In order to determine the optimal investment scheme while avoiding an overreaching security system, it is important for the security staff to identify the riskiest elements of their information system and determine the best tools to improve the security of these elements. Doing so provides the following benefits to the institution:

  • 1.

    It enables the dissemination of academic knowledge without allowing malicious entities from exploiting this welcoming environment. This is achieved by strengthening security only on the riskiest and most sensitive modules, leaving the majority of the information system less restrictive to users;

  • 2.

    It enables the information technology (IT) department’s management to place higher emphasis on the technological tools and security policies that affect mainly the components that are in the most need of improved security;

  • 3.

    It allows university managers to use this knowledge to improve their understanding of the nature of the information-related threats that they face. For example, it is possible that student hacking and cheating may pose a bigger threat to the university than issues of propriety rights ownership (i.e. industrial espionage), people’s privacy and so forth.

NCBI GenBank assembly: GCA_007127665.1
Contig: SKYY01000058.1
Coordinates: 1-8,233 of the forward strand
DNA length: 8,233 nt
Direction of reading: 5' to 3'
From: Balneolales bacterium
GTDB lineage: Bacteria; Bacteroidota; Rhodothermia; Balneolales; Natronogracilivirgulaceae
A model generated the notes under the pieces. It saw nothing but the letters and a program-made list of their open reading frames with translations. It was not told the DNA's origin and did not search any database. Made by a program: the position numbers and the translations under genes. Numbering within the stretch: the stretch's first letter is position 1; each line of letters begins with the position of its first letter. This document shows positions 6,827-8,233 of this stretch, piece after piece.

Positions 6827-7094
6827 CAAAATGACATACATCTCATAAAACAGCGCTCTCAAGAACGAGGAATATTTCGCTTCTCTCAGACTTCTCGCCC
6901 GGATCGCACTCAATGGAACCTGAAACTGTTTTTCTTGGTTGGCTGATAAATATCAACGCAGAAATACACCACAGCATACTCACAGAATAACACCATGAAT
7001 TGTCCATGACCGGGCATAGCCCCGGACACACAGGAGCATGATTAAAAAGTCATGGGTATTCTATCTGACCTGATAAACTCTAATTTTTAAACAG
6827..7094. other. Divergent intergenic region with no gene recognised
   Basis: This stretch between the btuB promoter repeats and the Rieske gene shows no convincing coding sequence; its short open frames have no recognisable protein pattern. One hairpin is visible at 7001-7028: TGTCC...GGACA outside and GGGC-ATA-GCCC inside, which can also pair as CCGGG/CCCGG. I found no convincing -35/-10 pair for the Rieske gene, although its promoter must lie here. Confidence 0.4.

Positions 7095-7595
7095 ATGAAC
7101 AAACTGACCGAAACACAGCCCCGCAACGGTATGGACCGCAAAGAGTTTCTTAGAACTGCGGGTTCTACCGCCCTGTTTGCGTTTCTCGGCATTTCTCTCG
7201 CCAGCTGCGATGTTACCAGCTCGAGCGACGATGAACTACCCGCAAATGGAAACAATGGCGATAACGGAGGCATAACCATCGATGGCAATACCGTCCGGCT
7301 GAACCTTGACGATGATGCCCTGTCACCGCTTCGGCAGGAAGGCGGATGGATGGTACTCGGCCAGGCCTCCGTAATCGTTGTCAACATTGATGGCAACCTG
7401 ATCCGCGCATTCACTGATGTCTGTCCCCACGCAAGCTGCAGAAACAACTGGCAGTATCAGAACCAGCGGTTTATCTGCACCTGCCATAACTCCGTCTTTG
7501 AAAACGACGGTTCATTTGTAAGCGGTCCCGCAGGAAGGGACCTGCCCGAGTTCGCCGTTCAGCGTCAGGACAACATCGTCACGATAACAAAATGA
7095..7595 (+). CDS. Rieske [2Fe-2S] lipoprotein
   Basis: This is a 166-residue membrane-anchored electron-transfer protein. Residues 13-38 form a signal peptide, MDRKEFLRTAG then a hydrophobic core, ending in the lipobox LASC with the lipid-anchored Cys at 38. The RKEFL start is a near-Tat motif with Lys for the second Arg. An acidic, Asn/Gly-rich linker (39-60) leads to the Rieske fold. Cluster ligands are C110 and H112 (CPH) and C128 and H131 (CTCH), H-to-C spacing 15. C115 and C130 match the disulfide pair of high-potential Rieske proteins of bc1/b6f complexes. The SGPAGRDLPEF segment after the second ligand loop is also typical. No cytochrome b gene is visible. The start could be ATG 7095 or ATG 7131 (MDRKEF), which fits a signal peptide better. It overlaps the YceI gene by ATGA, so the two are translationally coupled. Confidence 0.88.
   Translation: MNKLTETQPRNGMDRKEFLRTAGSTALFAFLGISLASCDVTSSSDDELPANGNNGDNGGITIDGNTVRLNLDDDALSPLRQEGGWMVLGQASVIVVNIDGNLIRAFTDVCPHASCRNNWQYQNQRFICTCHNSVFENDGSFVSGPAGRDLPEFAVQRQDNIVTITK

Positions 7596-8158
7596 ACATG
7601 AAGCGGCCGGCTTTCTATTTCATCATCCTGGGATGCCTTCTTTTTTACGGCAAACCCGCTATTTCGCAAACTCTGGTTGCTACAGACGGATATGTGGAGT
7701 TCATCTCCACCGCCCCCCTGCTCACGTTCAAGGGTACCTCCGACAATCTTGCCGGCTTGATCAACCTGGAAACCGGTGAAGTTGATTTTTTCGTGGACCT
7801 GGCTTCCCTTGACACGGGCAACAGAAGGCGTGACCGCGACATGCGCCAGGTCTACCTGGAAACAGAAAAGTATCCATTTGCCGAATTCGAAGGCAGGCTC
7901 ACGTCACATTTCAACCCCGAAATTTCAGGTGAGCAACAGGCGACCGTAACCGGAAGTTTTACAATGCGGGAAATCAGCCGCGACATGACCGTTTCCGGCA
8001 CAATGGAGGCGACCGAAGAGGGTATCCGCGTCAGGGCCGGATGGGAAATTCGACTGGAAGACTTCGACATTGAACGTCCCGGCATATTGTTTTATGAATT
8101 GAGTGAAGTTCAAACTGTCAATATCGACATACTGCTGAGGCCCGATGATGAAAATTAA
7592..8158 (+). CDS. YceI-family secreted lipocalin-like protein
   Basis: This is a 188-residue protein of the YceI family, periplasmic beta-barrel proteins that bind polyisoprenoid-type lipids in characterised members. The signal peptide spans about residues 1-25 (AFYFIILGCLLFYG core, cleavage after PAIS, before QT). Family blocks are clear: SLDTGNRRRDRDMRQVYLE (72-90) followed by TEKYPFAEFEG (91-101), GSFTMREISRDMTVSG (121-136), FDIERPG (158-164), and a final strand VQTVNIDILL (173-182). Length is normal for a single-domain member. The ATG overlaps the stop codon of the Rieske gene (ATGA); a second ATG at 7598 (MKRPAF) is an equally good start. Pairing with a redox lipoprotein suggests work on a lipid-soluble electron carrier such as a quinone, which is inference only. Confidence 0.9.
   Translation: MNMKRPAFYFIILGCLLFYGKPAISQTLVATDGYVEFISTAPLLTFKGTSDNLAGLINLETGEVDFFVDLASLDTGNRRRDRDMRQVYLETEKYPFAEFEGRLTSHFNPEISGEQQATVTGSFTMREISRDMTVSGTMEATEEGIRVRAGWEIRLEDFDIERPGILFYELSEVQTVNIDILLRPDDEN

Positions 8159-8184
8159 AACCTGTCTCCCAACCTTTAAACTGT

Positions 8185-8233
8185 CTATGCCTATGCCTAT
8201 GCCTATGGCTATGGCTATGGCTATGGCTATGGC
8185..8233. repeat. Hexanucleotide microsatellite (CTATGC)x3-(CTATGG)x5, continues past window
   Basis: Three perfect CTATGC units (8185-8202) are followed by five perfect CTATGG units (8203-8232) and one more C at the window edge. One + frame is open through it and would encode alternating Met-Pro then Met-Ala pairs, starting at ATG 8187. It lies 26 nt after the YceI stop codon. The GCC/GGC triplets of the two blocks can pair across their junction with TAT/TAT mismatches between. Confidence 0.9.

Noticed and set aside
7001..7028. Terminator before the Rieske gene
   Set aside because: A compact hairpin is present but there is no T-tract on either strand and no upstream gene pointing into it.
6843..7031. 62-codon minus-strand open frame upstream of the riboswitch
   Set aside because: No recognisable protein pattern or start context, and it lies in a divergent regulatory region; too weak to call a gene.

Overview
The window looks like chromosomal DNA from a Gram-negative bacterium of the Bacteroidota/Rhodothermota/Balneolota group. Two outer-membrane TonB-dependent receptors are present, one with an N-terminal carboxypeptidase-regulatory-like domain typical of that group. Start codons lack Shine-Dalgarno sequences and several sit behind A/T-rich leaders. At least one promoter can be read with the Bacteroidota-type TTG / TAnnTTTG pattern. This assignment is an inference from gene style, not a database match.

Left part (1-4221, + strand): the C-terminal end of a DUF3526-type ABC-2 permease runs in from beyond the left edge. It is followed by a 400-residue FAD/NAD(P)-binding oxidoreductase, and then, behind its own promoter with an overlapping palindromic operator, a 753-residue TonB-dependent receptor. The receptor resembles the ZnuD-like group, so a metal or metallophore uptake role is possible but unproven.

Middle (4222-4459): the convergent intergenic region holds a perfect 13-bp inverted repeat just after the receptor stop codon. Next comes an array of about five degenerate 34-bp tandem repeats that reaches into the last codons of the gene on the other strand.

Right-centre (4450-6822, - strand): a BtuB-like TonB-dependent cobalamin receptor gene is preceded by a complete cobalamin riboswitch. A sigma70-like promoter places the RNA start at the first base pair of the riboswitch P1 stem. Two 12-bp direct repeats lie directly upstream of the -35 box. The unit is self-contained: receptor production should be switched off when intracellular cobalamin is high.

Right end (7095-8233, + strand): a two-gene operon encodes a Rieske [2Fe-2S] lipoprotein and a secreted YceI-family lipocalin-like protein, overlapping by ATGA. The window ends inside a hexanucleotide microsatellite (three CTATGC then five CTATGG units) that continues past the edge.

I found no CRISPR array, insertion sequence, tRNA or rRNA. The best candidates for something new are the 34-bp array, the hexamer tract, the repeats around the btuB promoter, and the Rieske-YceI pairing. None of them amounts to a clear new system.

The study described in this chapter has two main goals:

  • 1.

    The first goal is to develop a two-step IT risk-management decision support model. This model emphasizes breaches and risks that are related to the human factor, with further stress on inside-users;

  • 2.

    The second goal is to apply the decision support model to an academic institution in Israel to identify the security-related investment needs according to the model’s results. To achieve this goal, a two-step risk management model to identify the critical components of an academic institution’s information system is proposed. In the first step, the subsystems of the institution’s information system are identified with the riskiest subsystems further highlighted using a composite risk index model. In the second step, a mixed-integer optimization problem is developed. The goal of the problem is to determine the budget allocate that maximizes the IT security. The model is then applied in a technology-oriented academic institution and its output is used to help security managers identify the riskiest components of their system and decide on how to distribute their investment in improving their system security.